Okay, I’ve been to my fair share of film screenings. Some were small and just a group of friends in a room. Some were international film festivals. No matter how large the venue is, there’s some things that you should NEVER do, lest you be struck down by the movie gods.
Don’t talk amongst yourselves while the film is playing. It’s incredibly annoying, and insulting to the people around you. If you came to talk, you picked the wrong place. How can you be distracted from a thirty-foot screen? Remember, the person sitting next to you may be the director of the film that you’re ruining.
Don’t look at the time on your phone. If you’re stretched for time, I’m okay for people leaving, and long as they don’t disturb others. Just, don’t use your phone in the theater. It’s incredibly too bright, and literally the entire theater can see you. Use a glow in the dark watch.
Don’t text. Same two reasons as before. You might get shanked in one of the classier theaters.
Don’t leave and come back. Empty your orfices beforehand, but occasionaly you run into the six-hour screening with a bucket of soda. If you must, leave when it’s a lull, and when you come back, stand in the back of the theater until it’s another lull so you can return.
Don’t take screaming children to a screening. I know that there’s a few theaters than ban children under 3 because they can’t be controlled. They really have no reason to be there. Especially if you’re going to a horror festival with nudity, gore, and demons. Unless you like psychiatrists…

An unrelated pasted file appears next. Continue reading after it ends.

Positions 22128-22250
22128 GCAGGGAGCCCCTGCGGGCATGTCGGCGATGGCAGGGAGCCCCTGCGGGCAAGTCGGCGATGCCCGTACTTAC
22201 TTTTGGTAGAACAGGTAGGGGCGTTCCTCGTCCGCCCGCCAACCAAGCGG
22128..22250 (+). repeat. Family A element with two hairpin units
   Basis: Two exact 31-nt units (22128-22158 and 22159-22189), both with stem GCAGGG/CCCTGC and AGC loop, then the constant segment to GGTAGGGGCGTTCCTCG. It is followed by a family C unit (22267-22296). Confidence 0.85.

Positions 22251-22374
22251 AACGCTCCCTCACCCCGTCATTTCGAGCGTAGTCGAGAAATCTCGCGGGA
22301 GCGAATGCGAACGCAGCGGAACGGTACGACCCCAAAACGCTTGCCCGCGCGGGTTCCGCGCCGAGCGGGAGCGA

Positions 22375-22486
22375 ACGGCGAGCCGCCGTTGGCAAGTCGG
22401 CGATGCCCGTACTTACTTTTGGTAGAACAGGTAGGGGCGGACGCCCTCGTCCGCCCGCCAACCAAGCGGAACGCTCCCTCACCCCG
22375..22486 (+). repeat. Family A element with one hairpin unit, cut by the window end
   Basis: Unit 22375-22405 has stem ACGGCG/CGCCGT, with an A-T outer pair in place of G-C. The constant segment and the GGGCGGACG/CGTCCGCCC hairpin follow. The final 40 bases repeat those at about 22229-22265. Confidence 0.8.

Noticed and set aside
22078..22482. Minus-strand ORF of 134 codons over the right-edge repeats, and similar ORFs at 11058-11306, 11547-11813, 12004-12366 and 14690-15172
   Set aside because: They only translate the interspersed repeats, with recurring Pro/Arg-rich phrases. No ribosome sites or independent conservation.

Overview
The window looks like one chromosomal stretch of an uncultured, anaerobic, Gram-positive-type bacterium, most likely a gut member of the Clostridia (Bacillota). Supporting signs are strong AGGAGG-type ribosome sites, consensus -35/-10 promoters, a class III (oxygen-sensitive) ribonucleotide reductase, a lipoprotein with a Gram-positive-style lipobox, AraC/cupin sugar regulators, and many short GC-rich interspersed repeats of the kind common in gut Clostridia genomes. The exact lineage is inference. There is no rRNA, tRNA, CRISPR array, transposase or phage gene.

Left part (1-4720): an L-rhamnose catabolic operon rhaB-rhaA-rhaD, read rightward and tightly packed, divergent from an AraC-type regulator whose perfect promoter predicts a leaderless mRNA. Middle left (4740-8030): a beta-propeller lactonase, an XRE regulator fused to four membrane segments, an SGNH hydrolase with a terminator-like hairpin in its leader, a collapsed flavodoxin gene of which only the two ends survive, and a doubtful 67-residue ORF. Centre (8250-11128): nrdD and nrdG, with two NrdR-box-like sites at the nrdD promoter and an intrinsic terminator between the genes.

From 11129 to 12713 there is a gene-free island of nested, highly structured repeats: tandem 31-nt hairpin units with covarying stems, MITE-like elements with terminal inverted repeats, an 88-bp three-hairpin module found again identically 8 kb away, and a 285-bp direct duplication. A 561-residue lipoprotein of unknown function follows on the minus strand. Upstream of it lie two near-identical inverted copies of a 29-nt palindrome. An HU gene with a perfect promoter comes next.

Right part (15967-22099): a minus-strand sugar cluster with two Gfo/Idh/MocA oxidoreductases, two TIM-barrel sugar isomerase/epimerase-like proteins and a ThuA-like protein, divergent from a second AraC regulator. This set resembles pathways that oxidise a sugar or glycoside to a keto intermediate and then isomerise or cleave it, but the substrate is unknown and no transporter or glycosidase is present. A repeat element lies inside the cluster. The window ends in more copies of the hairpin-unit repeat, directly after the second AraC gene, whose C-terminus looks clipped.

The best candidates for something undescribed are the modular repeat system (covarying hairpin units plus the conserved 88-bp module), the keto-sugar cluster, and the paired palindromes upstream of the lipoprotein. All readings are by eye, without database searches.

Don’t gush at the stars in attendance. You may not go to many festivals with big name stars, but every once in a while you see a local or B-list celebrity. Just be cool, say hi, and don’t be too obnoxious. Don’t run up to them, ask them to autograph your stuff, take pictures, and ask them about their favorite plot hole in their cancelled tv series. They’re here for the same reason: to go see a movie and relax for the evening. Or, they’re making an appearance (AKA working).
Don’t fall asleep. Okay, sometimes you run into a film that is poorly written and edited to an extremely slow pace scored with slow music. It’s like a lullaby. You feel yourself drifting and nodding off. DON’T. Just, don’t.
Don’t leave before the credits are done. Each film that you see is a huge collaboration between dozens or hundreds of people. Some of them are most likely in the audience. Please respect them and stay until all their names are listed.
And there we go, a list of things not to do at an independent film screening. Now go and see some!